During my 15 minutes of writing last night I focused on writing a rough draft of a poem. Here it is.

Rain Down

Rain down, rain down
cleanse me from my sins
wash away the pain and hurt
and break the chains I'm grasping
free me to forgive.

Rain down, rain down
soothe my soul and heal my heart
open me heart to find forgiveness
for a friend, a cousin
who caused me pain
it's time to nourish the family tree.

Rain down, rain down
Renew my spirit
I long for the innocence childhood brings
where puddle jumping in green galoshes
brings joy after the spring rain

Rain down, rain down
on me.

Monday, February 25, 2008

Finding Time

Where do I spend my time during the day? I've decided to take a look at a typical day and decide where my time goes. I have an idea that I do have the time, but I make excuses. Go figure! Excuses, Excuses. I'm sick of making excuses. There are no excuses, just fear. Here is what happened today.
6:30 a.m. - get up, shower, dress
6:50 a.m. - 7:15 a.m. - make lunches, eat breakfast, Lent reflection
7:15 a.m. - 7:30 a.m. - drive to work
7:30 a.m. - 8:20 a.m. - grade papers, make copies, school stuff
8:20 a.m. - 3:30 p.m. - SCHOOL
3:30 p.m. - 4:30 p.m. - Mondays & Wednesdays Coach Debate/Tuesday & Thursday Tutor
4:30 p.m. - 5:00 p.m. - Make copies
5:00 p.m. - 6:00 p.m. - Cook and Eat Dinner
6:00 p.m. - 6:15 p.m. - Read Newspaper and start blogging (does this count as writing)
I'm going to assume that from now until I go to sleep I will be watching t.v., reading, writing.

Okay, Okay, Okay. I definitely have time to write. I'm logging off now and going to write. I feel like such a schmuck.

Sunday, February 24, 2008

No Disclaimers

Somebody has to make it, why not me?

In the past I've always said reading was my thing. In my classroom, I would rather be reading than writing. My partition, my block from writing, was this excuse. I'd rather be reading. Really? Looking back, I see evidence that writing was just as important. I envied Stacy who wrote endlessly for hours. She filled notebook after notebook with her writing. I remember secretly wanting to go into her closet just to read a bit of what she wrote. I wonder if she is still writing that much today? In Battle Creek, I checked out a book from the library that had to do with writing. I can't remember the title; I think it was something like Your Creative Soul. Anyway, I remember after reading the book, I started getting up early just to write. The writing was three pages of freewrites and it usually was garbage, but the book said that getting the garbage and all of our whining out led to the good stuff. Why did I stop? Well, apparently, I'd rather be reading. The first time I read Pen on Fire, I actually read each chapter and in the beginning completed the 15 minute timer writings; then, I stopped writing, but kept reading. I guess I'd rather be reading.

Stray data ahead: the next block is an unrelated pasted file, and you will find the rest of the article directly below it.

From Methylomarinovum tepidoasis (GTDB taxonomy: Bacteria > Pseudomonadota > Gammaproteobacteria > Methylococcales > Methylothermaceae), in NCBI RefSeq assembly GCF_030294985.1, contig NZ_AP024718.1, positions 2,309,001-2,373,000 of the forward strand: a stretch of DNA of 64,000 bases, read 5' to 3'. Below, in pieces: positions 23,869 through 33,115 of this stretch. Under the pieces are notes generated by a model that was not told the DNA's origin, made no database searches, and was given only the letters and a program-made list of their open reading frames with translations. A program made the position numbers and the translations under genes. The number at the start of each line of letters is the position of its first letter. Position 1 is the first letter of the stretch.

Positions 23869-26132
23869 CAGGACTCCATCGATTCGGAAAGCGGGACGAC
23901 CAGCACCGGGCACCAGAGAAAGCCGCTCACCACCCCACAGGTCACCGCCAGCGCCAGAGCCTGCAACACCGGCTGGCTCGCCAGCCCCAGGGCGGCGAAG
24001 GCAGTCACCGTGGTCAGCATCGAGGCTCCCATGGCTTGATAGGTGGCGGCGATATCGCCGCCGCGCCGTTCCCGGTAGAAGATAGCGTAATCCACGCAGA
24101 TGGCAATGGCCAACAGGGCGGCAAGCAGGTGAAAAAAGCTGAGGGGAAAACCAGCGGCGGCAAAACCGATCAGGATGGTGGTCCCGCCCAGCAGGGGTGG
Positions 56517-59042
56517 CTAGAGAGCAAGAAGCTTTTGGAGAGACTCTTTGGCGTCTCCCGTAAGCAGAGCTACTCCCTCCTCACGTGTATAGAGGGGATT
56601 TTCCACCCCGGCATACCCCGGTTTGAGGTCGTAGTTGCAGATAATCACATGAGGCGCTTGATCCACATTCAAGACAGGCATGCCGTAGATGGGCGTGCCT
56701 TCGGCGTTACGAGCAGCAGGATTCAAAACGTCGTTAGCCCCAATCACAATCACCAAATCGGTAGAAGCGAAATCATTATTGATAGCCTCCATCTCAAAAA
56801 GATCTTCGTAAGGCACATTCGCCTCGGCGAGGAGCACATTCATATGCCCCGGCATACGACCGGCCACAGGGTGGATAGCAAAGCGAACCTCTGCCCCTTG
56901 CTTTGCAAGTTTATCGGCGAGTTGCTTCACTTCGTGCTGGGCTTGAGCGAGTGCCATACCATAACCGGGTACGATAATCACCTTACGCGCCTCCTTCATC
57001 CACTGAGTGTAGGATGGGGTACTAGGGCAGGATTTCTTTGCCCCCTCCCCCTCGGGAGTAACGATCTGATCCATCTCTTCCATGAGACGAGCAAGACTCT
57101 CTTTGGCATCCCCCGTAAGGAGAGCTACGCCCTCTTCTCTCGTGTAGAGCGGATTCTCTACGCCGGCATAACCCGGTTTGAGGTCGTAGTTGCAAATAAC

I have come to realize that I need to write just like I need to read. There is no separation, and I need to stop making excuses to write. Procrastination creeps in and for some reason the writing does not get done. I want to write, and I want to be published. Maybe I don't write because of a fear of not getting published and having no one to read my writing. Take this blog for example. I have the privacy set so NO ONE can read it. It is not that I don't want people to read it - I do, but I do not want my students or anyone associated with school to read it. Privacy and security are a must. I need to feel appreciated, and I feel this with my writing as well. I want people to read my things, but I value some people's ideas and criticism more than others. Why? I don't know.